PreferenceSQL KEW11is a declarative extension of standard SQL by strict partial order preferences, behaving like soft constraints under the Best-Matches-Only (BMO) query model. Preferences can be interpreted in a very intuitive manner as personalized wishes in the form of 'I like A more than B'. Preference queries can be formulated in SQL by introducing new language constructs using an intuitively and inductive constructor-based approach.
PreferenceSQL extends the SELECT statement of SQL by an optional PREFERRING clause. A preference query selects all interesting tuples, i.e., tuples that are not dominated by other tuples. The current version of PreferenceSQL supports most of the SQL92 standard as well as all base preferences together with the constructors for Pareto, Prioritization and Rank preferences as listed in Kie02, Kie05. Not supported are e.g. correlated subqueries and embedded SQL. Pareto preference queries form a superset of The Skyline Operator (BKS01). The Skyline operator only allows LOWEST, HIGHEST, and ANTICHAIN base preferences. In contrast, a Pareto preference can be constructed by any preference constructor mentioned in the full documentation.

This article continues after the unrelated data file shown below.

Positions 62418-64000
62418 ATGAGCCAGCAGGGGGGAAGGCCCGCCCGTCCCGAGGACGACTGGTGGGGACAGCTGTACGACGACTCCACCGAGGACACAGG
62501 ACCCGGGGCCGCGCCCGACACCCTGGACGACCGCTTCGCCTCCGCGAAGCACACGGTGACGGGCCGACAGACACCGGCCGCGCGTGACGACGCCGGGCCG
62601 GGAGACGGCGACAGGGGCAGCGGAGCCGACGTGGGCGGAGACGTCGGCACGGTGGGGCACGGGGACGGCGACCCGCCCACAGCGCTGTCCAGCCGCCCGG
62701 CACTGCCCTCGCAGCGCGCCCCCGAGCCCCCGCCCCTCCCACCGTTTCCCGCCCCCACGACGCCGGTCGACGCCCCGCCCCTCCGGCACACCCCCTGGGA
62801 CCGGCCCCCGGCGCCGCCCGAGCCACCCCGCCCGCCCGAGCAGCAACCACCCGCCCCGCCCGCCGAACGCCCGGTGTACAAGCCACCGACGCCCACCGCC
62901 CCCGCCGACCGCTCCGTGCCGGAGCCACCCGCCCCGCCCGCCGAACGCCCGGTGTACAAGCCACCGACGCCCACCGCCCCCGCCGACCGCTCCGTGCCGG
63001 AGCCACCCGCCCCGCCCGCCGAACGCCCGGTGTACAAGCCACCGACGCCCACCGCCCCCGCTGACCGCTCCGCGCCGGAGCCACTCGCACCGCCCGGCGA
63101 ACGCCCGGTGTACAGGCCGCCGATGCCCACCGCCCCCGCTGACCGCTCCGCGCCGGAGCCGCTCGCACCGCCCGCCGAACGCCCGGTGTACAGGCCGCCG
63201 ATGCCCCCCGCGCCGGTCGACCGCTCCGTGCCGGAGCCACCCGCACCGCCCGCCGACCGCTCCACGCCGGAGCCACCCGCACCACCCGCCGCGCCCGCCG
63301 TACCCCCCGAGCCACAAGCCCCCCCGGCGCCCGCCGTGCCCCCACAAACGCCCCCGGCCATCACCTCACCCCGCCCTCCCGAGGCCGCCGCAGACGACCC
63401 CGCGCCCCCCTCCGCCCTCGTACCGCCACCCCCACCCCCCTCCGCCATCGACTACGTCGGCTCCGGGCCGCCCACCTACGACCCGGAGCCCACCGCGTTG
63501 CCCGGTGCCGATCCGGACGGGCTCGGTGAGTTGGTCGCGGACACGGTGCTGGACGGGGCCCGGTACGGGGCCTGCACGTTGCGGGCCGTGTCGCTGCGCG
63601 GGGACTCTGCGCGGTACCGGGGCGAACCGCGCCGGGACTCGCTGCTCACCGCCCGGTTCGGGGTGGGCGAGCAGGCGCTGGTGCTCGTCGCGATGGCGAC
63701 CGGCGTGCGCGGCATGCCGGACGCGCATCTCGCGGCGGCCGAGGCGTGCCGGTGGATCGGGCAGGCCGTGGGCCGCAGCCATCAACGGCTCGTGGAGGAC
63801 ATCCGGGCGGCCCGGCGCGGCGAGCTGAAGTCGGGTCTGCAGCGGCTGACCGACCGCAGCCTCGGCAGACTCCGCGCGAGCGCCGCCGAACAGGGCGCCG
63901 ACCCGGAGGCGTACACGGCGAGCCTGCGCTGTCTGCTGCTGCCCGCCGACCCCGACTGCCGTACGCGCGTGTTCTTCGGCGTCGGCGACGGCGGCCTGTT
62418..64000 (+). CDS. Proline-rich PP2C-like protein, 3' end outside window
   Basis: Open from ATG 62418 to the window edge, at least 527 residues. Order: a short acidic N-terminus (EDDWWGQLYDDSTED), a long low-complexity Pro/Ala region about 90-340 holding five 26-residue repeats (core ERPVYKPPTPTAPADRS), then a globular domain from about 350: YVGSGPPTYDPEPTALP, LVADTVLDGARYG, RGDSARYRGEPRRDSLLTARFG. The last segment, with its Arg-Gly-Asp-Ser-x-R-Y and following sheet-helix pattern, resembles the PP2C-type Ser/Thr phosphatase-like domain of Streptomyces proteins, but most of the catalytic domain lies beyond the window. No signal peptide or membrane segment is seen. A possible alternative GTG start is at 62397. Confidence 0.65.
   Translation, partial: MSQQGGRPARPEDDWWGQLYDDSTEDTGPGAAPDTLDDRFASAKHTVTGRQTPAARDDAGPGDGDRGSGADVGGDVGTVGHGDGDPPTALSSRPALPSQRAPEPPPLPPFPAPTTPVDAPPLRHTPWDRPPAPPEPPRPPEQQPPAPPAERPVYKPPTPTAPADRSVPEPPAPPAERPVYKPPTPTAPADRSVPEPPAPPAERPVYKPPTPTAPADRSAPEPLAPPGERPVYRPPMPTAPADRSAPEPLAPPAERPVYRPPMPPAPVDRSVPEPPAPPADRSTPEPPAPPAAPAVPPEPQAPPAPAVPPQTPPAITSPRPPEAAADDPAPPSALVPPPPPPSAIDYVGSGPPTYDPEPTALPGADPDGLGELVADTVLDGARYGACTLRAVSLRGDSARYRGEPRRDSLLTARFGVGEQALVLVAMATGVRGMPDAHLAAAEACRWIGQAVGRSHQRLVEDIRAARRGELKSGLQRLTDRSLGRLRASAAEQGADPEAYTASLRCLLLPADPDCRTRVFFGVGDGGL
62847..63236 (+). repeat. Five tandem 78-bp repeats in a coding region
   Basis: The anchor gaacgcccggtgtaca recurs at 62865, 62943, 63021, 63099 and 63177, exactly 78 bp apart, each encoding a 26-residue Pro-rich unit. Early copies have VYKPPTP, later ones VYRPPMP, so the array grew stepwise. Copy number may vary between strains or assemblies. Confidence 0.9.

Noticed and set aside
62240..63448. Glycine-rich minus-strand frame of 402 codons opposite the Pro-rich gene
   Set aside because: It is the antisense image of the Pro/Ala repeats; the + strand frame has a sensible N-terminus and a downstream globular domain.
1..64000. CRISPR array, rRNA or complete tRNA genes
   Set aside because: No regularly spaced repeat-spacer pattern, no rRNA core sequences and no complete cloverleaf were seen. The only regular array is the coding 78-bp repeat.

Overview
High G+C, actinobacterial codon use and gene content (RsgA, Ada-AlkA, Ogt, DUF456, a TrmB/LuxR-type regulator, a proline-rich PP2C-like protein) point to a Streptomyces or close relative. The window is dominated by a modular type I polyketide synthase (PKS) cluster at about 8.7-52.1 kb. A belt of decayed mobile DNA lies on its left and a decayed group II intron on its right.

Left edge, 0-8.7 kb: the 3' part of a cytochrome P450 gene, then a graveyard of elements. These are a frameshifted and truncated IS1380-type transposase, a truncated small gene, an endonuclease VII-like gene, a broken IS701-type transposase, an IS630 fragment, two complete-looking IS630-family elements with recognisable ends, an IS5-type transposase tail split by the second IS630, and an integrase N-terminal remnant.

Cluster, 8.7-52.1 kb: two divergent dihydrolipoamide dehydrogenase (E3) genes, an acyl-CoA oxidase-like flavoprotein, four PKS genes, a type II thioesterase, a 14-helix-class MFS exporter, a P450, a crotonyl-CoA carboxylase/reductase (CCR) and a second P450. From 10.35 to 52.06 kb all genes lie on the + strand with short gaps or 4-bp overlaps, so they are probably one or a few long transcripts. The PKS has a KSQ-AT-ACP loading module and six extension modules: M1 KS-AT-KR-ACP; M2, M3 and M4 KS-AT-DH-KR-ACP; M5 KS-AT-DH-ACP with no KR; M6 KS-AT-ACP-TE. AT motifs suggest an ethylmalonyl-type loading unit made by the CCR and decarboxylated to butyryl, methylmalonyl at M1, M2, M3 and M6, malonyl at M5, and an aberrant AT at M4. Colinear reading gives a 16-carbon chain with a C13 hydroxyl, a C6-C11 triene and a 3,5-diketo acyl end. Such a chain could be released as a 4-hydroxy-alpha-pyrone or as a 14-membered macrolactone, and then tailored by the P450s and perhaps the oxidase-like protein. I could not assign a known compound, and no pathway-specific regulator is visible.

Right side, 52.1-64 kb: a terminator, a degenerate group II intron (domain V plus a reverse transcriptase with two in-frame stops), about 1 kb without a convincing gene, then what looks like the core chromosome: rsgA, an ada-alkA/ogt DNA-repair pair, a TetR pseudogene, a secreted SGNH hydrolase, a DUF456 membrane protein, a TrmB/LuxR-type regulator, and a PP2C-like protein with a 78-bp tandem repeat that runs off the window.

PreferenceSQL has been developed at the Chair for Databases and Information Systems at the University of Augsburg under the guidance of Prof. Dr. Werner Kießling. It is now maintained and further developed by Prof. Dr. Markus Endres. Former developers are: Prof. Dr. Bernd Hafenrichter, Dr. Stefan Holland, Dr. Stefan Fischer, Dr. Timotheus Preisinger, Dr. Florian Wenzel and many student assistants.
The current University implementation of PreferenceSQL is a Java framework to evaluate user preference terms on relational databases. It works on top of a database. For more details about the middleware framework download psql-jdbc.pdf. EXASOLprovides a commercial version of PreferenceSQL called Skyline Engine. For more details we refer to MKEK15.